Help Forum

Help requested posted on 27th July 2017:

Visibility at Junctions

Y distance has been used for many years to determine visibility at junctions / access points in lightly-trafficked residential streets. This Y distance is linked to the SSD (1.5s reaction; 4.41 m/s/s braking) of an approaching vehicle. CIHT have endorsed a 'new' method using the Z distance (ie not the X or Y distance of a triangle) but with no reference to the SSD. Is this correct?

Harry Craig

Reply to this request


Response posted on 3rd August 2017 by:
David Carter

E: Ralge@sky.com
T:

Visibility at Junctions

The topic is of great interest to me in my work.
Sadly, I need a great deal of explanation to understand what you are asking. Clearly I have not been mixing in the right circles?
X Y Z distance?
SSD?
CIHT?
Thanks in advance.


Response posted on 3rd August 2017 by:
David Carter

E: Ralge@sky.com
T:

Visibility at Junctions

The topic is of great interest to me in my work.
Sadly, I need a great deal of explanation to understand what you are asking. Clearly I have not been mixing in the right circles?
X Y Z distance?
SSD?
CIHT?
Thanks in advance.


Response posted on 9th August 2017 by:
Harry Craig

E: harry@harrycraig.com
T:

Visibility at Junctions

Sorry for late reply.
Y distance is described in Manual for Streets (a DfT publication and available for download). It is the 'standard' method of measuring visibility at junctions in lighty-trafficked residential streets. CIHT is the Chartered Institution of Highways and Transportation & provides the means to become a 'chartered member' which has some status within the Transpotation Industry.
The Y distance is a very precise measurement and relates to the Sight stopping Distance (SSD) of an approaching vehicle. This SSD is also clearly defined and the constants in the formula to determine are also clearly defined.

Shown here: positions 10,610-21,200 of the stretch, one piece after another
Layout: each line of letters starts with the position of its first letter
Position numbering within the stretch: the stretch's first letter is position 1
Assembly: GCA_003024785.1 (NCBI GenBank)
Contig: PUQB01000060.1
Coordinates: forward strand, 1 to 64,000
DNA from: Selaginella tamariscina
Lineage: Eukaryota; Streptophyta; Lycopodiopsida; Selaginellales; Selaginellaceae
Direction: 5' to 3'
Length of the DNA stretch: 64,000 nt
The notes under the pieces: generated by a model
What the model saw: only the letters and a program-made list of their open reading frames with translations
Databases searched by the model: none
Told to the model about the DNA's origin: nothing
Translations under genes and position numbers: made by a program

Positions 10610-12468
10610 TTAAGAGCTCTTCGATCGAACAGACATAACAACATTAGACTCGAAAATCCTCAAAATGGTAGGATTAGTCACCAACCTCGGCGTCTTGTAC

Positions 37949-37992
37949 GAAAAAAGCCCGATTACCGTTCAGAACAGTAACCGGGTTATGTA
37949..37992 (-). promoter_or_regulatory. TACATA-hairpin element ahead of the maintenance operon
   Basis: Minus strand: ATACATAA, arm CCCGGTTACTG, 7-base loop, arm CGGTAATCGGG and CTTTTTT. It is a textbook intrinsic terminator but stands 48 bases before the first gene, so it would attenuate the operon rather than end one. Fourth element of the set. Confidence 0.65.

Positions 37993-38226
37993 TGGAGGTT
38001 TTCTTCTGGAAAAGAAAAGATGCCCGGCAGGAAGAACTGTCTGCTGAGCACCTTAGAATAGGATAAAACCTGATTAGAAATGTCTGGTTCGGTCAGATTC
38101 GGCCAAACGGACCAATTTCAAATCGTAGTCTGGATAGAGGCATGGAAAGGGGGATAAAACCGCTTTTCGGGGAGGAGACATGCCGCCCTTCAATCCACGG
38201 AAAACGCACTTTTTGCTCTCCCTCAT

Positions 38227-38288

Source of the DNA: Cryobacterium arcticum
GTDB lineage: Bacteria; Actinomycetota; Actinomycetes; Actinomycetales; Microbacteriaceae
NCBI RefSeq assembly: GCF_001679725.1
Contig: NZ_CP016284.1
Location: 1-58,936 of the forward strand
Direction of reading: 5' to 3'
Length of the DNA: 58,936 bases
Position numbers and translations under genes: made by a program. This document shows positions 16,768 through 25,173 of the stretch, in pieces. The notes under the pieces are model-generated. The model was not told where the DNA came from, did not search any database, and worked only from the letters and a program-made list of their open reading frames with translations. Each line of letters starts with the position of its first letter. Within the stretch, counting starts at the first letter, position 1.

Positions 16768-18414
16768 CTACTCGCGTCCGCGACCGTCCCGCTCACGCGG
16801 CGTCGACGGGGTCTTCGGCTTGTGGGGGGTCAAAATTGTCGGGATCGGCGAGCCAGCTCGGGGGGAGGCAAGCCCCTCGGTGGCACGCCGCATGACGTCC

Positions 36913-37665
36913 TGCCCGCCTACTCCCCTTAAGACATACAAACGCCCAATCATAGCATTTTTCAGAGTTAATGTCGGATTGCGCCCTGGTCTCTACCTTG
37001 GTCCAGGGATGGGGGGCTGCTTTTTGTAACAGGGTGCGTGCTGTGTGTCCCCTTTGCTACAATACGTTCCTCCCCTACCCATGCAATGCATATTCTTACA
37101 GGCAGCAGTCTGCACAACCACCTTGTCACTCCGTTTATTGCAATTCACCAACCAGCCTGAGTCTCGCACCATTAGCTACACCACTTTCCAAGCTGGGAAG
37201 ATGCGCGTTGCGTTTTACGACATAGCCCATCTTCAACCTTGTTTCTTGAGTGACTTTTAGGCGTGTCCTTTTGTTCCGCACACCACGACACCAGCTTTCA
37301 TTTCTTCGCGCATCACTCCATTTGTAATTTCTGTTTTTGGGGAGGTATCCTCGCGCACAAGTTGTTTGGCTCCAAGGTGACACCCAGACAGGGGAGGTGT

The measurement of visiblity is contained within a triangle of 'sight lines' ie the X, Y and the 3rd sight line I call the Z line. A Chartere Member of CIHT used the Z distance to determine visibility at a recent Planning Application. This Z distance was 40% longer than the Y distance so this member concluded the visibility was safe. I do not know anyone, nor have i seen any evidence that the Z distance has any relevance to visibility - particularly as there is no relation between z distance and SSD. However CIHT seem OK with this but that is not correct - or is it?


Response posted on 9th August 2017 by:
Harry Craig

E: harry@harrycraig.com
T:

Visibility at Junctions

Sorry for late reply.
Y distance is described in Manual for Streets (a DfT publication and available for download). It is the 'standard' method of measuring visibility at junctions in lighty-trafficked residential streets. CIHT is the Chartered Institution of Highways and Transportation & provides the means to become a 'chartered member' which has some status within the Transpotation Industry.
The Y distance is a very precise measurement and relates to the Sight stopping Distance (SSD) of an approaching vehicle. This SSD is also clearly defined and the constants in the formula to determine are also clearly defined.
The measurement of visiblity is contained within a triangle of 'sight lines' ie the X, Y and the 3rd sight line I call the Z line. A Chartere Member of CIHT used the Z distance to determine visibility at a recent Planning Application. This Z distance was 40% longer than the Y distance so this member concluded the visibility was safe. I do not know anyone, nor have i seen any evidence that the Z distance has any relevance to visibility - particularly as there is no relation between z distance and SSD. However CIHT seem OK with this but that is not correct - or is it?


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